When shopping for a mortgage, car loan or new credit card, you may be presented with an interest rate and an annual percentage rate -- each of which will show you the cost of the loan in a different way. Like with so many seemingly mundane financial details, the real-world implications of these two rates can add up to hundreds or thousands of dollars over time.
Knowing the crucial differences between the interest rate and APR will help you calculate your monthly payment, understand the total cost of a loan and, ultimately, identify the best deal. Here’s why understanding how an APR impacts your loan -- especially in the context of a mortgage that can run into the hundreds of thousands of dollars -- is so important.
How interest rates work
An interest rate is the percentage of a loan you’ll pay to the lender in exchange for borrowing money. With a mortgage, when you begin making monthly payments, interest is included in your payment. The actual rate you’ll pay for a loan depends on a few factors.
Interest rates are set by the Federal Open Market Committee (often referred to as “The Fed”), which is made up of representatives from the Federal Reserve. The Fed meets several times per year to discuss the state of the economy and adjust interest rates as needed. The Committee’s job is to maintain healthy economic growth while keeping inflation at bay.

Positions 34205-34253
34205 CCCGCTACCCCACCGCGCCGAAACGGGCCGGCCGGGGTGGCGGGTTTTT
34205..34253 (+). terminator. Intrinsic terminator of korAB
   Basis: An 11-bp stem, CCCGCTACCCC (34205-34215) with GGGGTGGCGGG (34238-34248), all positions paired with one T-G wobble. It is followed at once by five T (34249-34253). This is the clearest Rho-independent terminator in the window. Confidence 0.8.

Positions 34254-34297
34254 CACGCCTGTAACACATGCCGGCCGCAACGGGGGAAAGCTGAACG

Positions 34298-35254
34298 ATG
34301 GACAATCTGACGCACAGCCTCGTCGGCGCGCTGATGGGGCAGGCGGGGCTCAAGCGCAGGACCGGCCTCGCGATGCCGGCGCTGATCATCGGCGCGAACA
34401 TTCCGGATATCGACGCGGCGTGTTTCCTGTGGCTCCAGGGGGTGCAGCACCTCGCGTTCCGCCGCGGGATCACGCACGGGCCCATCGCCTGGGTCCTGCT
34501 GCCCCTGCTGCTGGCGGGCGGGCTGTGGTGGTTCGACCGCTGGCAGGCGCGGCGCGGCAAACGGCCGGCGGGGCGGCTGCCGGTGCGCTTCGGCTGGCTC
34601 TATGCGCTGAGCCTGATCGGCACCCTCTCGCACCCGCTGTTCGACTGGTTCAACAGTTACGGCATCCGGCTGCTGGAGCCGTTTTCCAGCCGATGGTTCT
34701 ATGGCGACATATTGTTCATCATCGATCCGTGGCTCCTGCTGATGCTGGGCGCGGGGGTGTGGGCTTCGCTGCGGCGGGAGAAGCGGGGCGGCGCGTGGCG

Currently, interest rates are at historic lows -- due in part to the coronavirus pandemic, but continuing a trend originating during the 2008 financial crisis. At the end of April 2021, the Fed decided to keep rates close to zero to keep financing as affordable as possible for businesses and individuals during this tough economic time.
Your credit score also impacts the interest rate you’re offered. Advertised interest rates are usually reserved for borrowers with excellent credit -- traditionally defined as a score of 760 or higher -- and may also include a rate discount for setting up automatic loan payments.
Individuals with a lower credit score (under 760) are usually offered higher interest rates to mitigate the lender’s risk of losing money if the borrower defaults on their loan. A low credit score, a history of late payments or collection accounts can impact whether you’re approved for a loan. And if you are approved, you’ll likely be charged a higher interest rate than a borrower with good-to-excellent credit.
Most lenders recommend cleaning up your credit and finances before applying for a loan. Improving your credit score by paying down your debts and creating a history of on-time payments could save you thousands of dollars in interest on a mortgage.
For example, look at how a 0.5% difference in interest rates can change the total cost of a $300,000 loan over 30 years.
- Interest paid at 3.00%: $155,332.36
- Interest paid at 3.50%: $184,968.26
Though the numbers may be smaller for a credit card or car loan, modest differences in interest rates can add up over the years.
In addition to your interest rate, there are other costs included in your home loan. The interest rate may be the most significant factor, but annual fees, closing costs and additional charges may add to the cost of borrowing money.